“Every hour is happy in here,” giggled my server when I asked about HH deals in the brand new Bakersfield. Before the evening was over, I wanted to shake that truth-teller’s hand because Bakersfield is the most fun bar/restaurant to open this year for econo-minded revelers. See, you needn’t play “Beat the Clock,” in this playground of big flavors and cut-loose ambiance, because inexpensive treats await you all-day everyday.
Eight kinds of attractive, over-stuffed-into-homemade-corn-tortillas tacos go for $3-$4 apiece (good, but I’ll mention better edible bargains soon). Drinkwise best buys include $3 daily chalkboard shots (e.g. Bulleit bourbon), $2 pints of PBR (served in glass cowboy boots of course) and $6 Mason jars of more-tart-than-sweet Bakersfield Margaritas, i.e. the best damn cheap margaritas in town. OK here’s the caveat: This place is such an instant phenomenon that, even on a Monday, tables can be scarce during prime time (try arriving prior to 7 p.m.).
A Cincinnati-based mini-chain named after a city famous for twangy-guitar-playing country music, you’ll mostly hear infectiously rockin’, electrified-hillbilly tunes in here. What you’ll see is a movie-set-saloon-influenced calculated rusticity featuring repurposed barn wood, corrugated aluminum, brick, communal and whiskey-barrel tables, low-glowing industrial bulbs, a large bar, day-of-the-dead skulls, handsome hardwood flooring, classic westerns on flatscreens and lots of windows. Call it skillfully balanced between slick-and-appealing and barely-too-kitschy.
OK, if you really must have another “craft beer” (a lemming-luring phrase that’s become irksome to me), you can find that here. But why not go with the house specialty — refreshing margaritas awash in fresh real citrus? The aforementioned eponymous cheapies (also available for $24/pitcher) are terrific, yet persnickety big spenders upgrading to the super-terrific (if smaller) $12 “Premium” version won’t regret it.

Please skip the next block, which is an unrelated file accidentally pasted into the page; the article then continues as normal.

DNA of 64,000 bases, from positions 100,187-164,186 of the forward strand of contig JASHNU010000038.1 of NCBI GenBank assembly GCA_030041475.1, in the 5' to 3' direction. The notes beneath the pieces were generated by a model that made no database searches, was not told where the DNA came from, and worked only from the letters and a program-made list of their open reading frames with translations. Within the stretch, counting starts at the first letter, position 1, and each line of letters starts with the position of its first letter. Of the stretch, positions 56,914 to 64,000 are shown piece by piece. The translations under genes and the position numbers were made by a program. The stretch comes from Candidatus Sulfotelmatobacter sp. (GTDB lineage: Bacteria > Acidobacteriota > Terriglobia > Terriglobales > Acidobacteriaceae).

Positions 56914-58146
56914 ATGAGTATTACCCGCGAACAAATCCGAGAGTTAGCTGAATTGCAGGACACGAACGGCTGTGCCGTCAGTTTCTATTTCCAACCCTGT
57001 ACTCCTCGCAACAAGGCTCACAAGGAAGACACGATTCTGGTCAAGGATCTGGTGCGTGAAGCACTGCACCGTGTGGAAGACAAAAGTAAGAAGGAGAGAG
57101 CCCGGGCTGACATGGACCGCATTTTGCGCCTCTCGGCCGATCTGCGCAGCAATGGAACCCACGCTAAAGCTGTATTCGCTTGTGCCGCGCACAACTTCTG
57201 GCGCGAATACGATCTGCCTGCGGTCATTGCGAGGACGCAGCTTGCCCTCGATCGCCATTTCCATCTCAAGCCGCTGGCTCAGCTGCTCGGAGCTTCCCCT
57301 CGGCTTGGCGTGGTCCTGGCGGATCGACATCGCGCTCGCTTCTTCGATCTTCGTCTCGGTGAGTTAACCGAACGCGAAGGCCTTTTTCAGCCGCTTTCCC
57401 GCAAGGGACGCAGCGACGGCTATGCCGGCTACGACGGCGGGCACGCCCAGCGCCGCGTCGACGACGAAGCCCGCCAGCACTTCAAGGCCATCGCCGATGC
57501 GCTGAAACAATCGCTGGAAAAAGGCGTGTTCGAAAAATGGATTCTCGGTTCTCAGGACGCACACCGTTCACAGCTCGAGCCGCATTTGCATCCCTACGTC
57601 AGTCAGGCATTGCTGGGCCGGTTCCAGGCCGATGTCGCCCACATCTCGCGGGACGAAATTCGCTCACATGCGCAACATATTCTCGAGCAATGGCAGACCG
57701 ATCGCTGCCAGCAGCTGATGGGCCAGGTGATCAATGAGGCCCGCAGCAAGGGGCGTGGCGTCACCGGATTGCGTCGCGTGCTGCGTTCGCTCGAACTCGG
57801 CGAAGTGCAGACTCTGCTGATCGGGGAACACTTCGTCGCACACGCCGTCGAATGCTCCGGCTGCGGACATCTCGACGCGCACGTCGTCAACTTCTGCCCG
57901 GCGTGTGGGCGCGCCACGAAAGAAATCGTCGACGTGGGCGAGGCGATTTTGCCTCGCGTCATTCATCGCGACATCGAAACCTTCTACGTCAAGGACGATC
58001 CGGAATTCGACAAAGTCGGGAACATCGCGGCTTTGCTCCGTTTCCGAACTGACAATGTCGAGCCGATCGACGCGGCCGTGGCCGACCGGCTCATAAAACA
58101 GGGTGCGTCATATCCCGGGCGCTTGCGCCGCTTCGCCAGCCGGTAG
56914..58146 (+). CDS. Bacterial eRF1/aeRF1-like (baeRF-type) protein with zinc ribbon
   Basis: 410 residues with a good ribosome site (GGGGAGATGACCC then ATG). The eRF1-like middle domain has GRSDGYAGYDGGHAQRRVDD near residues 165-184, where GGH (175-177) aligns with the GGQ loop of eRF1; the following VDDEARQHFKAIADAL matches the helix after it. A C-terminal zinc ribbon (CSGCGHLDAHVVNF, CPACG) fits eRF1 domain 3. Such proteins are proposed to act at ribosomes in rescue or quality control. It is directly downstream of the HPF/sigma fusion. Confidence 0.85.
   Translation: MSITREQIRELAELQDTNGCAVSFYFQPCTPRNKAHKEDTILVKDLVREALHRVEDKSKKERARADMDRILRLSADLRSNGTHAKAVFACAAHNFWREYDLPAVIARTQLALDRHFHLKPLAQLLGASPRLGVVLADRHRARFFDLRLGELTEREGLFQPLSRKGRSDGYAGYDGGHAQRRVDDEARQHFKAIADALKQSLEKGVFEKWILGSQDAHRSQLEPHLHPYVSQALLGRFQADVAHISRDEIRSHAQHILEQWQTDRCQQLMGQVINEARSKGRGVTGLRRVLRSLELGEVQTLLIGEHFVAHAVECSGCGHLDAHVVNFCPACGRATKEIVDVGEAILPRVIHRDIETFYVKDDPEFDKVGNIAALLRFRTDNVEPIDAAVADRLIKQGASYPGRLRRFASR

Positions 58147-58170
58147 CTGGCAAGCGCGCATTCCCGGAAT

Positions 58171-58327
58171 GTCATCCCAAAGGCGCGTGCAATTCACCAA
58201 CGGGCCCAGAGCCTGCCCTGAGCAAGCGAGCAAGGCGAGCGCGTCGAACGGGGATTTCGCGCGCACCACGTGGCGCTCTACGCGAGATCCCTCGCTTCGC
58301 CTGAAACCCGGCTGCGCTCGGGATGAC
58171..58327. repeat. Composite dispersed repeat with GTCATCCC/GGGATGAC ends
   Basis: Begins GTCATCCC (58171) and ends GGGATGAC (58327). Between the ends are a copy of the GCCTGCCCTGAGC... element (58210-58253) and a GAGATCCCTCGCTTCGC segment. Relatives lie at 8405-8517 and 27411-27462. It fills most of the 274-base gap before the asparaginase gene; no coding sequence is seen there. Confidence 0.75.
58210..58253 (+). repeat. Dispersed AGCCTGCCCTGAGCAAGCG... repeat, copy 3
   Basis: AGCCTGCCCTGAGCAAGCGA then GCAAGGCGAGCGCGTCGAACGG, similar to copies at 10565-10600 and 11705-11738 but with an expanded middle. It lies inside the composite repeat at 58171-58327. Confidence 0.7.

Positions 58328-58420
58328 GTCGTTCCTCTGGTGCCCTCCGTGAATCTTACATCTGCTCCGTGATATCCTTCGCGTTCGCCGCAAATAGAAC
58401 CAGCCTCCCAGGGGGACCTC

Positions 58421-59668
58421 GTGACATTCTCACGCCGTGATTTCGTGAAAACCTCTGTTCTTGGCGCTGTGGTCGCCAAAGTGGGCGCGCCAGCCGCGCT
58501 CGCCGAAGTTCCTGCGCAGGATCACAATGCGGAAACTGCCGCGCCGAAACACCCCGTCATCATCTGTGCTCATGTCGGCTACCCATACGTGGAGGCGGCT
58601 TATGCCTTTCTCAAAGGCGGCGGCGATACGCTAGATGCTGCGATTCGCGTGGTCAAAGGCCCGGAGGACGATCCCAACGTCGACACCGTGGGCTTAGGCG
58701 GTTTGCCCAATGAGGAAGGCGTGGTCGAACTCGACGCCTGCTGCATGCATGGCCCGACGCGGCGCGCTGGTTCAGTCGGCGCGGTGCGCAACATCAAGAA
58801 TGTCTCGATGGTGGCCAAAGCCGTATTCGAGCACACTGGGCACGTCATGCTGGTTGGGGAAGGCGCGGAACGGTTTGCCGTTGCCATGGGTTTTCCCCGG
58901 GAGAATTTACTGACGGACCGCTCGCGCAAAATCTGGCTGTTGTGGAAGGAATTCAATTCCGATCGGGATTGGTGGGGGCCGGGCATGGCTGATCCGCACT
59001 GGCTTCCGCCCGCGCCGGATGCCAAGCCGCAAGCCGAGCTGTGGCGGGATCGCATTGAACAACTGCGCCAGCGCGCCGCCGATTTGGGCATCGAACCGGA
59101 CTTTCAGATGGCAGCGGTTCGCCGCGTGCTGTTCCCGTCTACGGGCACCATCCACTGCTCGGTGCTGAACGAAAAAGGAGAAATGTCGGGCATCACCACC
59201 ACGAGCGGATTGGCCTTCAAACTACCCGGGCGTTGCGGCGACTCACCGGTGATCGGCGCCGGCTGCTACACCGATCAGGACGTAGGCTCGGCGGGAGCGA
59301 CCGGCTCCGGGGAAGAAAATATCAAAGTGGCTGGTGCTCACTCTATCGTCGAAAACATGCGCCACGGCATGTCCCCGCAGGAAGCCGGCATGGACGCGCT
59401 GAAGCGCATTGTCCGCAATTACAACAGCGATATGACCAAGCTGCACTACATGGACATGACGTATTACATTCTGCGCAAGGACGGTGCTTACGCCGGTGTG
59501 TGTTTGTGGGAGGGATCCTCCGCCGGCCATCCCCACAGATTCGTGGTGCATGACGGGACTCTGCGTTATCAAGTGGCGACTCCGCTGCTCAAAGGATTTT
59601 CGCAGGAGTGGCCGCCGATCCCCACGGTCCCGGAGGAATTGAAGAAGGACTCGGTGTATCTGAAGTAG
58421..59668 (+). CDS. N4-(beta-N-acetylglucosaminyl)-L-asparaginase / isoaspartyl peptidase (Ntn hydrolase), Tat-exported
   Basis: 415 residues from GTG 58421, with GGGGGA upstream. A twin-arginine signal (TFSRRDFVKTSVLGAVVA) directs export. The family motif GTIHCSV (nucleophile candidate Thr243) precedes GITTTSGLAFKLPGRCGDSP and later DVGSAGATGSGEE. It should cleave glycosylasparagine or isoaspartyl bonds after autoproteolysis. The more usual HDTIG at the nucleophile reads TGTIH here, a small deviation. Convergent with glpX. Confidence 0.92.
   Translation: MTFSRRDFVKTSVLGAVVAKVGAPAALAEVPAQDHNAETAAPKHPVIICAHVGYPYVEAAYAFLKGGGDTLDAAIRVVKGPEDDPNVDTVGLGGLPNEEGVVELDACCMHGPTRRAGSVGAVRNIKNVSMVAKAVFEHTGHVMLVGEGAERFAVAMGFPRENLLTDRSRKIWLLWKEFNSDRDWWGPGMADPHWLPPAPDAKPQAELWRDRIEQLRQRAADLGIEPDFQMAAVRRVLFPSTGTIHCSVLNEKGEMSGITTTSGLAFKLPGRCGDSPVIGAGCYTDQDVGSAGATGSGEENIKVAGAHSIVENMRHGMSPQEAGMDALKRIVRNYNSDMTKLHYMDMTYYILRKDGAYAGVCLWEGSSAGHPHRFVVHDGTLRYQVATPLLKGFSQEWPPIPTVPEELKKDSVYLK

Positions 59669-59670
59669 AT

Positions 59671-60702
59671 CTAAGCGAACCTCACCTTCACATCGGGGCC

Before discussing Bakersfield’s tacos and dips, I’d like to direct you to a nifty salad (two are offered, named after Johnny and June Carter Cash) and a couple huge and highly recommended tortas.
The Johnny Salad ($8) was surprisingly dynamic for a barroom-y meta-taqueria. Rich, bitter, crispy, creamy, smoky and meaty, it was a colorful assembly of bacon, avocado, greens, radicchio and almonds gently dressed in a sprightly cider vinaigrette.
Those killer — if quasi-traditional — tortas arrive on thinnish and winning, crisply toasted “telera” rolls (think ciabatta). The Milanese ($8) starred a mammoth chicken cutlet with tender and juicy breast meat underneath a wonderfully crackly panko jacket flattered by an inspired lemon mayo. The Short Rib ($9) featured deeply beefy pot roast hunks intensified by caramelized onions. Both sensational sandwiches are outfitted with arugula, salsas and smashed, flavorful black beans.
Dip-wise, the not-so-nuanced guacamole ($6, with freshly fried tortilla chips) ain’t bad. It’s simply fresh avocado mashed with lotsa lime and garlic. If the tangy and crusty-cap-broiled “Queso” ($5) is a tad grainy, at least it’s not Velveeta-gloppy. It improves greatly with $1 extras of excellent house-pickled jalapenos and the-kind-you-want chorizo.
Bakersfield’s prettily tricked-out tacos are presented on tableside pizza-stands and mostly taste as good as they look. My favorites were the rare-around-here, inky, earthy and mushroom-esque huitlacoche with theme-reinforcing grilled corn (huitlacoche is a “corn fungus”) and the smoke-and-spice-biting juicy pig strands called cochinita pibil (it’s absent authenticizing sour Mayan orange, but nonetheless addictive). Laced with cilantro, queso fresco and pickled onions, the zingy red-style Mole taco is also worthy as is the above-average fish taco and the lively “Rajas” veggie-fest. I’d only pass on the barbecue sauce-tasting Pastor taco because, with all the happy-all-the-time stuff Bakersfield has to offer, why bother?
Photos by Meghan Ralston